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Lawyer

thanks Mr. Menon for a far better reply.

 

m waiting for the future judges to respond....in fact the young guns should have fired by now :-)

 

pls do it quick....

 
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Student

 The provisions of Order 9 Rule 13 of the Code read as under:

 
 
Setting aside decree ex-parte against defendant- In any case in which a decree is passed ex-parte against a defendant, he may apply to the Court by which the decree was passed for an order to set it aside; and if he satisfies the Court that the summons were not duly served, or that he was prevented by any sufficient cause from appearing when the suit was called on for hearing, the Court shall make an order setting aside the decree as against him upon such terms as to costs, payment into Court or otherwise as it thinks fit, and shall appoint a day for proceeding with the suit: Provided that here the decree is of
such a nature that it cannot be set aside as against such defendant only it may be set aside as against all or any of the other defendants also:
 
Provided further that no Court shall set aside a decree passed ex-parte merely on the ground that there has been an irregularity in the service of summons, if it is satisfied that the defendant had notice of the date of hearing and had sufficient time to appear and answer the plaintiff's claim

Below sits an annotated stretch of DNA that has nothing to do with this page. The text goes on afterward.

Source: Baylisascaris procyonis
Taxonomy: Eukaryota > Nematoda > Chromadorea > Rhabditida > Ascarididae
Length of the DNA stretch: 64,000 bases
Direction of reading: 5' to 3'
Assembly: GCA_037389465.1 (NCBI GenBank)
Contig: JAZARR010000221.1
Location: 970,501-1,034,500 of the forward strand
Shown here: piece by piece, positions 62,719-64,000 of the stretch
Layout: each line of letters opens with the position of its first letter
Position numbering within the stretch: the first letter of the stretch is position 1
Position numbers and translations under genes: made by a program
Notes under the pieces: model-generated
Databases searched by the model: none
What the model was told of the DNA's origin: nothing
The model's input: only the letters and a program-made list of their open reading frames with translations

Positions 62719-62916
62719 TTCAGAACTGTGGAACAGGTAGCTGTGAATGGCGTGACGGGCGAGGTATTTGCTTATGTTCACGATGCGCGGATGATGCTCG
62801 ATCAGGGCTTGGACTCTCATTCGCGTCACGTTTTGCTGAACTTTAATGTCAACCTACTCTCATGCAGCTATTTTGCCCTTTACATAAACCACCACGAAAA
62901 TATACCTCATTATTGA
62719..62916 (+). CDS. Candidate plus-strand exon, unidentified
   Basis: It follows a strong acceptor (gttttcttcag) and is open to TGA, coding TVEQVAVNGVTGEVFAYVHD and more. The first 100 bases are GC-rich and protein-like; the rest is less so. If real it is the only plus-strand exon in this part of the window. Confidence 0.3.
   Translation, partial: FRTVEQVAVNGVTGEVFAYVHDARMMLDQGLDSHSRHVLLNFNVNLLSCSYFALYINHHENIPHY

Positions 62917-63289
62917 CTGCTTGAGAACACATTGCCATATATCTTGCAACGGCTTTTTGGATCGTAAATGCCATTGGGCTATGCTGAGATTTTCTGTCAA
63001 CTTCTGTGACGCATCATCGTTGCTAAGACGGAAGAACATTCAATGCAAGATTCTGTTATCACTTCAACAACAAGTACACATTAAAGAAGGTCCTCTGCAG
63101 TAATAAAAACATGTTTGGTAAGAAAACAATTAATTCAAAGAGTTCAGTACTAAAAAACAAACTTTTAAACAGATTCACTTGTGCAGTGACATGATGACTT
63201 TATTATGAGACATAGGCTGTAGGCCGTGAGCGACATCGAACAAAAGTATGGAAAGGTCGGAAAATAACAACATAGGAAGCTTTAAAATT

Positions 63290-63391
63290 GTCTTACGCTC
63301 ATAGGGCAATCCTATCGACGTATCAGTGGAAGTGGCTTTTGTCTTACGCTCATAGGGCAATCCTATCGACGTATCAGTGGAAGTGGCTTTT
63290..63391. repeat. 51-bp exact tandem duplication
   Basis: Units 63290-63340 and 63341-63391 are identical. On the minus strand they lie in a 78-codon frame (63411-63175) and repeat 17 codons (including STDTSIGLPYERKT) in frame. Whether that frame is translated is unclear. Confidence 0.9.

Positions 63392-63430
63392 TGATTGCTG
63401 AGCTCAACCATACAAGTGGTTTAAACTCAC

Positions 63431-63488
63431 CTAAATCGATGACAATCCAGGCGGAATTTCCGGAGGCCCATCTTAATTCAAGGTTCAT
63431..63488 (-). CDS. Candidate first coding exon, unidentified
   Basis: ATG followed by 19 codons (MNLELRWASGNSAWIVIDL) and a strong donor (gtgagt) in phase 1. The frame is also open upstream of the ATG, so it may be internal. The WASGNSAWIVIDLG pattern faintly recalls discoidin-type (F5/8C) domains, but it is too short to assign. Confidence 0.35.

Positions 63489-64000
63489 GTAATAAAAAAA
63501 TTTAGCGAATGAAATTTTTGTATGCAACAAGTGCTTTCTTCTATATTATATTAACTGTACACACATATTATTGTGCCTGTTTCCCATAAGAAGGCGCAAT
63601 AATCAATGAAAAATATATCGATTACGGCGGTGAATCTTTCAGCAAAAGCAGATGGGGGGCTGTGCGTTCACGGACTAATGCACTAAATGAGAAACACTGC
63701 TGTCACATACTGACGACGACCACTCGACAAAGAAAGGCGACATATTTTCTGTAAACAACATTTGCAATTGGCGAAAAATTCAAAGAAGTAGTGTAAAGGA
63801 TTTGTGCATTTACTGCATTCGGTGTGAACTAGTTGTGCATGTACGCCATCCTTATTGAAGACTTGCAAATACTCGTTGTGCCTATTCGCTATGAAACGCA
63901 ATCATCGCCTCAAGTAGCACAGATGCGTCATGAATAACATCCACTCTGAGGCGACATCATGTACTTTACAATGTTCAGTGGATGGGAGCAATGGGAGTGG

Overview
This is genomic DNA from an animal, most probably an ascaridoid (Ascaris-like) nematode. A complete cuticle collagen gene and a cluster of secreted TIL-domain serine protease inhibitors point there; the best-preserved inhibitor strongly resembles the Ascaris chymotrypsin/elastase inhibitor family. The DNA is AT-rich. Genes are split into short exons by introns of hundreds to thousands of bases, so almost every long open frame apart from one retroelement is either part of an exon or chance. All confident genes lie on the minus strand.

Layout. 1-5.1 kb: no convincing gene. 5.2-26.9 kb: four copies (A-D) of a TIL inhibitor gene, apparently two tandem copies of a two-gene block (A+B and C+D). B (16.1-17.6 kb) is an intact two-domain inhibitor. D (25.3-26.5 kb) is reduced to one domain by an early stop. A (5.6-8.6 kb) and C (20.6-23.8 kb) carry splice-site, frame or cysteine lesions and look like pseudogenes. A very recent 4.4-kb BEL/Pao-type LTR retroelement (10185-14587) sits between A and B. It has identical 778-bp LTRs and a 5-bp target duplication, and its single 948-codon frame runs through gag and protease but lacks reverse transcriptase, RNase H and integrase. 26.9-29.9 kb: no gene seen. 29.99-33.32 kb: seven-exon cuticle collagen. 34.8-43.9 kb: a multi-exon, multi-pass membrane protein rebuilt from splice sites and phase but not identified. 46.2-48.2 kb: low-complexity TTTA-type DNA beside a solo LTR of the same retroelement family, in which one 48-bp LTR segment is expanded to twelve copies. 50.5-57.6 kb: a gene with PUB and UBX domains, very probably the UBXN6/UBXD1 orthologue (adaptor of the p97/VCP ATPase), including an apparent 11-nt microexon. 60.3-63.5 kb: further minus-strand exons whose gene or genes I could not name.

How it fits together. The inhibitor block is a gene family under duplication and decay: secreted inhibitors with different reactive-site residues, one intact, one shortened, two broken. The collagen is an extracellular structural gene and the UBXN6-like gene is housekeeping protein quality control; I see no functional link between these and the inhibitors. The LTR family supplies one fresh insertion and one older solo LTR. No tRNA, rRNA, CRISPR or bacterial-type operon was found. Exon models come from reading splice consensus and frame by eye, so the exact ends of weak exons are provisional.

Explanation- Where there has been an appeal against a decree passed ex-parte under this rule, and the appeal has been disposed of on any ground other than the ground that the appellant Bank has withdrawn the appeal, no application shall lie under this rule for setting aside that ex-parte decree."
 
 
A reading of Order 9 Rule 13 of the Code would clearly show that under this provision it was clarified that an ex parte decree was ordinarily to be set aside only against the defendant against whom the decree was ex parte and the suit was to be revived only qua the said defendant applying for setting aside the ex parte decree. It is true that the heading of Order 9 Rule 13 of the Code starts with the expression "setting aside of an ex parte decree". But if we examine this provision under Order 9 Rule 13 of the Code as well as its proviso in depth and in detail, it would not be difficult for us to come to a conclusion that under Order 9 Rule 13, it has been clarified that an ex parte decree is ordinarily to be set aside only as against the defendants against whom the decree has been ex parte and the suit is to be revived only qua the defendant who applied for setting aside the ex parte decree. 
 
 
Let us now deal with the proviso to Order 9 Rule 13 of the Code. It provides that in cases where the decree is of such a nature that the same cannot be set aside only as against the defendant applying for setting it aside, the decree could also be set aside as against any or all of the other defendants.